Playing Video Games Lowers Risk Of Depression In Boys, Study Claims

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Mental Health News: Boys playing video games most days, at least once a week, and at least once a month at age 11 had lower depression scores, according to the new study published in Psychological Medicine.

Researchers at University College London, reviewed data from 11,341 adolescents from the Millennium Cohort Study, a nationally representative sample of young people who have been involved in research since they were born in the UK in 2000-2002.

The study participants had all answered questions about their screen time, time spent on social media, playing video games, or using the internet, at age 11. They also answered questions about symptoms of depression, such as feeling low, loss of pleasure and poor concentration, at age 14. The researchers also considered other factors like socioeconomic status, reports of bullying, and prior emotional symptoms.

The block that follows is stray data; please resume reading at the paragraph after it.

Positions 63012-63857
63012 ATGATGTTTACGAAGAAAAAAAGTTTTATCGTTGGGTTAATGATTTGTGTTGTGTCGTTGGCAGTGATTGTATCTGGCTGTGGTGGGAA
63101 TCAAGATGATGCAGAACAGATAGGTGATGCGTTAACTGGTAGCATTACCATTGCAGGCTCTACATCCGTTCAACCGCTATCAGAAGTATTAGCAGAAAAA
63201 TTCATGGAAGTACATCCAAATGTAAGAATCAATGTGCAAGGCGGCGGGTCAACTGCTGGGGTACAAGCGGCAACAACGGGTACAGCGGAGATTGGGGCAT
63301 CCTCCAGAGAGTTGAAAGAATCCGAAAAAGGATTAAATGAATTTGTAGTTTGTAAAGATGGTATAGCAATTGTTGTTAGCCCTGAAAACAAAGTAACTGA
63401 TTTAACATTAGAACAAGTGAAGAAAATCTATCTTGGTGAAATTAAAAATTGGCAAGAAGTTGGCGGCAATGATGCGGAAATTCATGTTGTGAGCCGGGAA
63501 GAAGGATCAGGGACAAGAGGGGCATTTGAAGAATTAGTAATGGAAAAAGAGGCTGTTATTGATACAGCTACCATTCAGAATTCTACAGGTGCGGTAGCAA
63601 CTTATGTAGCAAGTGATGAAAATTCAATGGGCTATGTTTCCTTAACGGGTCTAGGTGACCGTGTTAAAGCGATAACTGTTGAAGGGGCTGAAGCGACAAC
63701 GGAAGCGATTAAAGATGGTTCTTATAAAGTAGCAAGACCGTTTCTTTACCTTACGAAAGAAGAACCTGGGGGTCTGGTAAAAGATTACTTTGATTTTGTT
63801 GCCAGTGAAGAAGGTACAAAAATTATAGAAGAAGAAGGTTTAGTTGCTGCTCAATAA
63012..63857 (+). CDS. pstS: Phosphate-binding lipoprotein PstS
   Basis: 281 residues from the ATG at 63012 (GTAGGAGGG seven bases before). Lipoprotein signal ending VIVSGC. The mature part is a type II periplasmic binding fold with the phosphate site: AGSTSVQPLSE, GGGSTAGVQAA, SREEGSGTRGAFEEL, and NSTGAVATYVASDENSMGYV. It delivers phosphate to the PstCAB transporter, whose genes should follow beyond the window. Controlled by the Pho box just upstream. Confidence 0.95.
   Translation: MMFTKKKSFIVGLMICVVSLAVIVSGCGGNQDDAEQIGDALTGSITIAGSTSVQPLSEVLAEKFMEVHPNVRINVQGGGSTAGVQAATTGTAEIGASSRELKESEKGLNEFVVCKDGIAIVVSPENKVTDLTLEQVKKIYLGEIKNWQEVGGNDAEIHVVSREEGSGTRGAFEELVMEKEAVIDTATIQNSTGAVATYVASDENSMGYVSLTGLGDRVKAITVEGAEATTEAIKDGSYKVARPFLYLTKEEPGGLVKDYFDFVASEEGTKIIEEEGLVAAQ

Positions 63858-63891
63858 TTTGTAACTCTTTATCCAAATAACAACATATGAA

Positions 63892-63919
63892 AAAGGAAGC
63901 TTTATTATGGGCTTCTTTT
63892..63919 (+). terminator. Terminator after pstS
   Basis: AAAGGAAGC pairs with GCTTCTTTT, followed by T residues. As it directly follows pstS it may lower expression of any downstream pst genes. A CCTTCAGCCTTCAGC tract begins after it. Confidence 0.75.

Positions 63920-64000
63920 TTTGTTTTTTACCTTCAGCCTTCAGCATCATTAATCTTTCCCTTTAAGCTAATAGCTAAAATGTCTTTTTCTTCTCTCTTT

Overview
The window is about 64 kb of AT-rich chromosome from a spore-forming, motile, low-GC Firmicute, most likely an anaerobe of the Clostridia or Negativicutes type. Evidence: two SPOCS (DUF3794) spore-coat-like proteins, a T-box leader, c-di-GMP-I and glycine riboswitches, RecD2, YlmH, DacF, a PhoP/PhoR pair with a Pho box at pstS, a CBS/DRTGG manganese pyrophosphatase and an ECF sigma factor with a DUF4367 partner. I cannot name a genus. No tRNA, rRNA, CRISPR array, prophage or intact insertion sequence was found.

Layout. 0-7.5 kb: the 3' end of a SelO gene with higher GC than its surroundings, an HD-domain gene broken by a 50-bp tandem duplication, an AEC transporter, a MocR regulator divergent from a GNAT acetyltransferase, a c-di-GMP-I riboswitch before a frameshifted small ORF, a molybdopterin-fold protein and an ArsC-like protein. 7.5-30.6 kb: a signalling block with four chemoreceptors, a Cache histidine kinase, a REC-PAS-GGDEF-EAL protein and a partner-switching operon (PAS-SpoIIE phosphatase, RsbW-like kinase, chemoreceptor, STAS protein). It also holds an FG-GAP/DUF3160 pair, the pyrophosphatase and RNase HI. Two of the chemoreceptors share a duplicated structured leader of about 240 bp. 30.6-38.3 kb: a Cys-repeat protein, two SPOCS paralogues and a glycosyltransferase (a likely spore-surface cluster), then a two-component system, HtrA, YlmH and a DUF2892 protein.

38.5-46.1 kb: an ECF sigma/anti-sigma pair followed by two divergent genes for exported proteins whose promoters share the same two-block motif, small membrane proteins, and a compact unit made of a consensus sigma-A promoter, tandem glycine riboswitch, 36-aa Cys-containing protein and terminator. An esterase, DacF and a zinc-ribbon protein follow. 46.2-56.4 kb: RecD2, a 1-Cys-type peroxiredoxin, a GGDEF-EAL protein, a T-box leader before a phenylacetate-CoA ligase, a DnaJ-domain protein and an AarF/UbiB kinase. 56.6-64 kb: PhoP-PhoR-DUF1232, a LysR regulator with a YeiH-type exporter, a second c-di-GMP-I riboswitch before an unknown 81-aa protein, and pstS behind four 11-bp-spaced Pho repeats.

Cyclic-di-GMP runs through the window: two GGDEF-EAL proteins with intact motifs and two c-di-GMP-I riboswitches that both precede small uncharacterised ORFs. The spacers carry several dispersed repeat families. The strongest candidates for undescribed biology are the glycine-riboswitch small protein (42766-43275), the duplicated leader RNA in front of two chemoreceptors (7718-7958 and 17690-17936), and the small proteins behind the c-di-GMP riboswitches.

After analysis, results showed that boys who played video games most days had 24% fewer depressive symptoms, three years later, than boys who played video games less than once a month. This trend was only significant among boys with low physical activity levels, and was not found among girls. The researchers have not confirmed if the relationship is causal.

The study also found that girls (but not boys) who used social media most days at age 11 had 13% more depressive symptoms three years later than those who used social media less than once a month.

In conclusion, screen time can positively or negatively influence young people’s mental health, and may also impact boys and girls differently.

To Know More, You May Refer To

Kandola, A., Owen, N., Dunstan, D. W., & Hallgren, M. (2021). Prospective relationships of adolescents’ screen-based sedentary behaviour with depressive symptoms: The millennium cohort study. Psychological Medicine, 1-9.

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